Very interesting space. I agree wholeheartedly that using machine learning to suggest more cost-effective targets makes a lot of sense given how expensive it is to develop a genomic drug. My concerns are 1) around what Deep Genomic’s patents cover and 2) their business model. While I think the application of machine learning and the market is ripe with opportunity, I know that in Biotech, the R&D cycles are extremely long. When will we know if Deep Genomics is actually good at its core competency and deliver on its customer promise? Secondly, I’m curious to know more about its business model. How do they get paid? How do their incentives align with their promise of value creation?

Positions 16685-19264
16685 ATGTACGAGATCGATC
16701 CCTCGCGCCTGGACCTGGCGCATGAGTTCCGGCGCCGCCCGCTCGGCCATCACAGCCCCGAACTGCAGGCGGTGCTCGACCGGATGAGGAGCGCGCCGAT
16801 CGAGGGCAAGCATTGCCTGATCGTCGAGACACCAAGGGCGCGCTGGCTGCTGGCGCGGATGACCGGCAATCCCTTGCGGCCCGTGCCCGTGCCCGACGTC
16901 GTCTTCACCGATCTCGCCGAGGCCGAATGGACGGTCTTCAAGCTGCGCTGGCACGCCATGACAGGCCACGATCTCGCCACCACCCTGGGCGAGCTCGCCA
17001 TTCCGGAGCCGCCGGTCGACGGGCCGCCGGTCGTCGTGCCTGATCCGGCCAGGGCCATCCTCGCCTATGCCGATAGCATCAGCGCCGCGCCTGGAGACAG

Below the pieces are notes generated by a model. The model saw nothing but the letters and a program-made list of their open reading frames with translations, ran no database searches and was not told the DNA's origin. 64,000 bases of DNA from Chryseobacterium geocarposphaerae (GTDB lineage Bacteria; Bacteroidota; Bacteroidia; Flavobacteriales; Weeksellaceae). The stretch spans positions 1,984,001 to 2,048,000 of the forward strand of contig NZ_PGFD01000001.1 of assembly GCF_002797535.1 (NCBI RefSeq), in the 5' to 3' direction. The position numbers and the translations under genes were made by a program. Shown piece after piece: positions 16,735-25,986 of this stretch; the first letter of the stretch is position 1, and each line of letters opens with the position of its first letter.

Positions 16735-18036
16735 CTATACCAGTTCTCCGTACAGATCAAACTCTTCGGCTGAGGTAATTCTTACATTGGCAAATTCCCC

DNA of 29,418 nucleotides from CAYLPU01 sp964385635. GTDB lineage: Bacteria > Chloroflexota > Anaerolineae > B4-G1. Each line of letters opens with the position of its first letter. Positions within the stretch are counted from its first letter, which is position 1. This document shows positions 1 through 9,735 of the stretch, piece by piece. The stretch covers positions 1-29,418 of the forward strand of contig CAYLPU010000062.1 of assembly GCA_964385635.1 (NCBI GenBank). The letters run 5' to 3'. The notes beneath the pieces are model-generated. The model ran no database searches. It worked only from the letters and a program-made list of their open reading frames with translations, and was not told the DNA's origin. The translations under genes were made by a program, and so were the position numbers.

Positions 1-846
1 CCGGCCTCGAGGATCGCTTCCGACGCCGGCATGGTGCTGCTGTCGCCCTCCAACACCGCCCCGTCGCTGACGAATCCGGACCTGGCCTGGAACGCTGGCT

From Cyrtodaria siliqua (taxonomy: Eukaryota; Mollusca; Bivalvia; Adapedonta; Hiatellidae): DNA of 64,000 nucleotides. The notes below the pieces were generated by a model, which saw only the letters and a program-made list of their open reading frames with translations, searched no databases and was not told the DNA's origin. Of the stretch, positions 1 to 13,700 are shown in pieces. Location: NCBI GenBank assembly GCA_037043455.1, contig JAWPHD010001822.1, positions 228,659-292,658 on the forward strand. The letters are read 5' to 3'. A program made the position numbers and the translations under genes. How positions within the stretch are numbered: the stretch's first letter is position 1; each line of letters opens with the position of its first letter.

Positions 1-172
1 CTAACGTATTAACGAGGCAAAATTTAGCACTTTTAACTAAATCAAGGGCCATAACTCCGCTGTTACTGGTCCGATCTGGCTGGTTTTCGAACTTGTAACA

To me, it feels like SIA’s crowdsourcing is a bit of marketing ploy. As you mentioned in your article, idea generation may not be enough to give SIA an edge in the very competitive world of airlines. I believe that a big reason why SIA’s business has declined in recent years, despite great service, is because of competition. Furthermore, I know that segmentation is key for airlines: business vs leisure travelers, with each segment having very different demands. What are the pros and cons of open innovation as they apply to different travelers? Are these in one particular segment? That’s interesting that cargo shipments gave SIA a nice boost, another segment I had previously not considered.